Nearly 40 years ago, University of Utah history professor Ronald Smelser launched the University of Utah’s Days of Remembrance program.
In the four decades since then, U Remembers events have been scheduled at different times of the year—sometimes in the spring, other times in the fall. Most recently, U Remembers has fallen in November, around the anniversary of Kristallnacht.
This year, university leaders have decided to shift the date of the remembrance events to the United Nations’ International Day of Commemoration—January 27. The change is an effort to align U Remembers with Holocaust remembrances at other campuses and across the country.
Days of Remembrance were established after the end of World War II as a way to honor the victims of the Holocaust and teach younger generations the history of that genocide. Smelser, now retired, was a respected researcher of the cultural impact of the Holocaust; he worked with the Holocaust Educational Foundation and edited Learning about the Holocaust: A Student Guide.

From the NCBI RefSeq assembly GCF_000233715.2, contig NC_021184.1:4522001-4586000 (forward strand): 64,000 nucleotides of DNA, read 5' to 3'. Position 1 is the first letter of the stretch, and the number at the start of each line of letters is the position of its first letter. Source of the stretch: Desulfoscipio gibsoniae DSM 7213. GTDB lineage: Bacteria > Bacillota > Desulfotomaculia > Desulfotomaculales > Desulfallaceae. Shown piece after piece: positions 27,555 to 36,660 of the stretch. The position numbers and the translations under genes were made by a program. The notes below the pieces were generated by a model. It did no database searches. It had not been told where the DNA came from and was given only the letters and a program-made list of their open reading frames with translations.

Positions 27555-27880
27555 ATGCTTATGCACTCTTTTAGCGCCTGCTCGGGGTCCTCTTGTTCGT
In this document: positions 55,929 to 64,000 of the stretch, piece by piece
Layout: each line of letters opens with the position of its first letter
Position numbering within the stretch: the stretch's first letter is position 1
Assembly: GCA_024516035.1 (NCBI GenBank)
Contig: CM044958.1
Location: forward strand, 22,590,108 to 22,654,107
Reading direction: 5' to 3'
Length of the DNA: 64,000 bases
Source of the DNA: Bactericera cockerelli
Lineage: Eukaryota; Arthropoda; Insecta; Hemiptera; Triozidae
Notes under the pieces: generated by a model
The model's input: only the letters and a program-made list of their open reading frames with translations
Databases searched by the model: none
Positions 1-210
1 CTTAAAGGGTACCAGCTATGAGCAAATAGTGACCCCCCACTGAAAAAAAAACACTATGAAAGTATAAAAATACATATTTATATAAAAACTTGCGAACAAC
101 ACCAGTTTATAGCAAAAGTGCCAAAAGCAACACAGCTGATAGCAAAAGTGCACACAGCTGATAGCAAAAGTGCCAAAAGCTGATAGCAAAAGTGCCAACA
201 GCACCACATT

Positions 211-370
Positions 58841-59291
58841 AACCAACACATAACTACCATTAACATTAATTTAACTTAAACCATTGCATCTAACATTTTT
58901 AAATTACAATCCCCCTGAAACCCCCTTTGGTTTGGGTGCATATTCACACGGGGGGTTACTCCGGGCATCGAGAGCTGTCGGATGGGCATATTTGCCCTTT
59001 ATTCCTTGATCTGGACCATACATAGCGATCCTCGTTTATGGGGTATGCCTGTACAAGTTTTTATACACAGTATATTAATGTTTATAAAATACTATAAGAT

Kristallnacht, or the “Night of Broken Glass,” is the name for the 24-hour period of Nov. 9-10, 1938, when the Nazi Party’s paramilitary forces, along with the Hitler Youth and German civilians, smashed and looted Jewish-owned stores, buildings and synagogues in a pogrom to terrorize Germany’s Jewish population. Other universities schedule their remembrance events around the anniversary of the Warsaw Ghetto Uprising on the 27th day of Nisan in the Hebrew calendar, usually at the end of April or beginning of May. This year, that Day of Remembrance is scheduled on May 6. And in 2005, the U.N. General Assembly picked the January anniversary of the liberations of Nazi concentration camps as the date for international remembrances.
The U’s shift in dates is meant to better coordinate the university’s commemoration with other events around the world, said Mary Ann Villarreal, vice president for equity, diversity and inclusion.
“We want to be a community that can reflect, consider all the events happening around us, and then come back together,” Villarreal said. “The work we have to do together to build understanding and bridges in our campus community is difficult and challenging. I believe this new date will anchor us in that work.”
The United Nation’s date falls at the beginning of the spring semester and will not conflict with finals, college convocations and Commencements, as late spring dates might in the future.
The planning committee for U Remembers will continue to meet this fall and explore additional content for events during the fourth week of January 2024.
The shift also will allow broader discussions on campus about the volatile and evolving Israel-Hamas conflict.